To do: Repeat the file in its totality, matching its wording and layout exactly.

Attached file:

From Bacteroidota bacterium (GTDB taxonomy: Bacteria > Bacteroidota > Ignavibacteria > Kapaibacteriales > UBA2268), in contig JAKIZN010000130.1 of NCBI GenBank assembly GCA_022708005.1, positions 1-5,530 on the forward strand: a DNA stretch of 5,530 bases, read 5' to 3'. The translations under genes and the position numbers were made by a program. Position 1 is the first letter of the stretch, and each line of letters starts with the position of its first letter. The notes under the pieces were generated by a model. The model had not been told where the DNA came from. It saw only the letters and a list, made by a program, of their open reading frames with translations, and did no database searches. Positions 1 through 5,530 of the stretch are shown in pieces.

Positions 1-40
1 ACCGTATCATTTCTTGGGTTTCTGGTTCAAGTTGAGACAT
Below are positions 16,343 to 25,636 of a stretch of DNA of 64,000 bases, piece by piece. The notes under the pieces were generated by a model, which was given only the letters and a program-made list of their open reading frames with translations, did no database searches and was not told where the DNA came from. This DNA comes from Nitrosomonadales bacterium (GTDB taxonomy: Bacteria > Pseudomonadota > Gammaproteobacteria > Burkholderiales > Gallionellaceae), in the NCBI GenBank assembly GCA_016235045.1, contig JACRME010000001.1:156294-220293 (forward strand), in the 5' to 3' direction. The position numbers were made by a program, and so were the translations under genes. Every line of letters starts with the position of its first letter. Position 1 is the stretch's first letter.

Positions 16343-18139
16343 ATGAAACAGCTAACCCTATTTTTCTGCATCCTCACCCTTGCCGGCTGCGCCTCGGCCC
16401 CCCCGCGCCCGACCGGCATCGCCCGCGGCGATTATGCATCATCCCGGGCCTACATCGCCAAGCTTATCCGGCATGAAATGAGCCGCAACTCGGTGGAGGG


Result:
From Bacteroidota bacterium (GTDB taxonomy: Bacteria > Bacteroidota > Ignavibacteria > Kapaibacteriales > UBA2268), in contig JAKIZN010000130.1 of NCBI GenBank assembly GCA_022708005.1, positions 1-5,530 on the forward strand: a DNA stretch of 5,530 bases, read 5' to 3'. The translations under genes and the position numbers were made by a program. Position 1 is the first letter of the stretch, and each line of letters starts with the position of its first letter. The notes under the pieces were generated by a model. The model had not been told where the DNA came from. It saw only the letters and a list, made by a program, of their open reading frames with translations, and did no database searches. Positions 1 through 5,530 of the stretch are shown in pieces.

Positions 1-40
1 ACCGTATCATTTCTTGGGTTTCTGGTTCAAGTTGAGACAT
Below are positions 16,343 to 25,636 of a stretch of DNA of 64,000 bases, piece by piece. The notes under the pieces were generated by a model, which was given only the letters and a program-made list of their open reading frames with translations, did no database searches and was not told where the DNA came from. This DNA comes from Nitrosomonadales bacterium (GTDB taxonomy: Bacteria > Pseudomonadota > Gammaproteobacteria > Burkholderiales > Gallionellaceae), in the NCBI GenBank assembly GCA_016235045.1, contig JACRME010000001.1:156294-220293 (forward strand), in the 5' to 3' direction. The position numbers were made by a program, and so were the translations under genes. Every line of letters starts with the position of its first letter. Position 1 is the stretch's first letter.

Positions 16343-18139
16343 ATGAAACAGCTAACCCTATTTTTCTGCATCCTCACCCTTGCCGGCTGCGCCTCGGCCC
16401 CCCCGCGCCCGACCGGCATCGCCCGCGGCGATTATGCATCATCCCGGGCCTACATCGCCAAGCTTATCCGGCATGAAATGAGCCGCAACTCGGTGGAGGG